Monday, March 25, 2013

Incubating High Tech Style, I'm DONE Dinkin' Around!

So the new ReptiPro 6000 incubator has arrived, and is being tested!

It has a blue interior light so it's gonna be kind of a baby chick rave:

The old styrofoam incubators just weren't cutting it up here, and the other day while being tested the forced air 'bator started to fluctuate temperature wildly.

That did it. Time to go high-tech.

So in doing days and days of online research and picking the brains of various fellow chicken owners, the ReptiPro was clearly the incubator of choice--actually a huge Sportsman cabinet model capable of hatching out several hundred eggs at a time was the way to go, but seeing as how those start at around $700 for the cheapo model, the ReptiPro was the saner choice. Having a small cabinet model like this takes our ambient humidity out of the equation, and this unit recovers after having the door opened to correct temp & humidity very quickly.

In testing my hygrometers I discovered that my fancy digital one was low by 22 points and even the el crappo dial one was low by 5 points. Neither can be adjusted, so we took ourselves off to the store and got a new digital hygrometer, which is being calibrated now.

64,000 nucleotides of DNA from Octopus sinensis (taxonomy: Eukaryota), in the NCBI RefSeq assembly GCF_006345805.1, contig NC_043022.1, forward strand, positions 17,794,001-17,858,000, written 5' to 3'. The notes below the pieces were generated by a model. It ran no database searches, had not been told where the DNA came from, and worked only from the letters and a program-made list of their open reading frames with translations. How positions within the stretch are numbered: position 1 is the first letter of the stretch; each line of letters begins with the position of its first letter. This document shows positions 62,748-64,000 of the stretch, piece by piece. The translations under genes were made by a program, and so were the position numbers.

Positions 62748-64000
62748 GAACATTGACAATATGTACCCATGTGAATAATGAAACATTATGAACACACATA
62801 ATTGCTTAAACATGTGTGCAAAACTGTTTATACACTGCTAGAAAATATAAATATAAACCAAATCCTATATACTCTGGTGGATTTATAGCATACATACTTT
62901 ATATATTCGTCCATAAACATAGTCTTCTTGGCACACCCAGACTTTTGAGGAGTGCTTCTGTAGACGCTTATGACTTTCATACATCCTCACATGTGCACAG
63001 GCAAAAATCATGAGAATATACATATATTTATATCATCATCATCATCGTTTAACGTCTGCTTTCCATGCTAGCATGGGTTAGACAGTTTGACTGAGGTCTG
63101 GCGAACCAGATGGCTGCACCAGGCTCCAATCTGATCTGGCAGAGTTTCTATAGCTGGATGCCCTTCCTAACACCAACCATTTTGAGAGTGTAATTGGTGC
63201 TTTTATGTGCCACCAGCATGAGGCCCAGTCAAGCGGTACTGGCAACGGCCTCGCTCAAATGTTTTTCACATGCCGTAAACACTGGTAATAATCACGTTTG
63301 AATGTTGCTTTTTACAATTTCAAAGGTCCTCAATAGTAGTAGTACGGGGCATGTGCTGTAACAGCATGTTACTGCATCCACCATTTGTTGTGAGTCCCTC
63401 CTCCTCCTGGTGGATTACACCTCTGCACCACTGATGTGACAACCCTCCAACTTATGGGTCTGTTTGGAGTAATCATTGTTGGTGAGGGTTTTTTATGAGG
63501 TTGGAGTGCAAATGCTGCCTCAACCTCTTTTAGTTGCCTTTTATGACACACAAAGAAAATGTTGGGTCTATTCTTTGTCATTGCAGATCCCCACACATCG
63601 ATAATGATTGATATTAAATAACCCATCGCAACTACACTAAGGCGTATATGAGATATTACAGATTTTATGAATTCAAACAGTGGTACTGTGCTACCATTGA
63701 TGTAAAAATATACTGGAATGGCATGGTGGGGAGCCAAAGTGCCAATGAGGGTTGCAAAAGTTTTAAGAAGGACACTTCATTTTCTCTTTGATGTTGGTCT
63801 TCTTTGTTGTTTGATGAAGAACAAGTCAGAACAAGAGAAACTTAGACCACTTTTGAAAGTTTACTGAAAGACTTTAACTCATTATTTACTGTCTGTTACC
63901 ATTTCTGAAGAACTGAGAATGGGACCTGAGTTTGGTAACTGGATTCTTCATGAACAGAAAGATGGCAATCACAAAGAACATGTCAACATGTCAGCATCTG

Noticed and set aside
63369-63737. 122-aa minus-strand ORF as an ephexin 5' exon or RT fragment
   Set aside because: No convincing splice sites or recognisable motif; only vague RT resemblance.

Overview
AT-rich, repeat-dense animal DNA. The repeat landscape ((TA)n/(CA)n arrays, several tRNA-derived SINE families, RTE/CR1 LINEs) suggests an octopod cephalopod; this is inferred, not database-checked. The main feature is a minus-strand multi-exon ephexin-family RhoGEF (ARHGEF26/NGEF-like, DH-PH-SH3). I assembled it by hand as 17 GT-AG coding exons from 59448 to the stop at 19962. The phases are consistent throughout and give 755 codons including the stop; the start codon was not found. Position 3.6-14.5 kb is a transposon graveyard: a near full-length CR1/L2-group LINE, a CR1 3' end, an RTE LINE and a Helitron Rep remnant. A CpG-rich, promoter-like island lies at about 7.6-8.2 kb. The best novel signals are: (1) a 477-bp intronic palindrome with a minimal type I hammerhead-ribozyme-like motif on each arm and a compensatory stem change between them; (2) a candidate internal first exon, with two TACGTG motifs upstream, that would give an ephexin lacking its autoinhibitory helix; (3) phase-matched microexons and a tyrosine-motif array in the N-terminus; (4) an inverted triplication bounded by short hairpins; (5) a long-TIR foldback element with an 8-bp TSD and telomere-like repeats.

Each shelf can comfortably hold 16 standard size eggs, although some people I know pile a LOT more eggs on and even stack them! I think for our first whack at hatching with this thing we'll go with 32 eggs to start, a mix of standard size and bantam eggs. I'm doing a fertile egg swap with another lady here in town so we hope to have some mixed breed Wyandottes, Buttercups and Polish chicks, too.

Incubating with this 'bator calls for me changing up my incubation technique pretty radically--running a drier incubation, turning eggs 5 times a day rather than 2, continuing to open the door 5x a day for ventilation right up to hatch--no 'lockdown'--and moving just-hatched chicks to the old styro incubators to dry out and get strong before they go into the brooder box. We'll remove chicks as they hatch so that they don't raise incubator humidity too much.

This is quite a departure for me, but what I used to do does NOT work up here, so I've gotta take a leap of faith and try this!

One of last year's chicks, a Red Star named Zipper, is thinking about going broody, but I don't know what kind of mama she'd be as a first-year hen. We'll see when April 20th rolls around if we have any volunteer mamas. Chickam should be interesting if all goes well...

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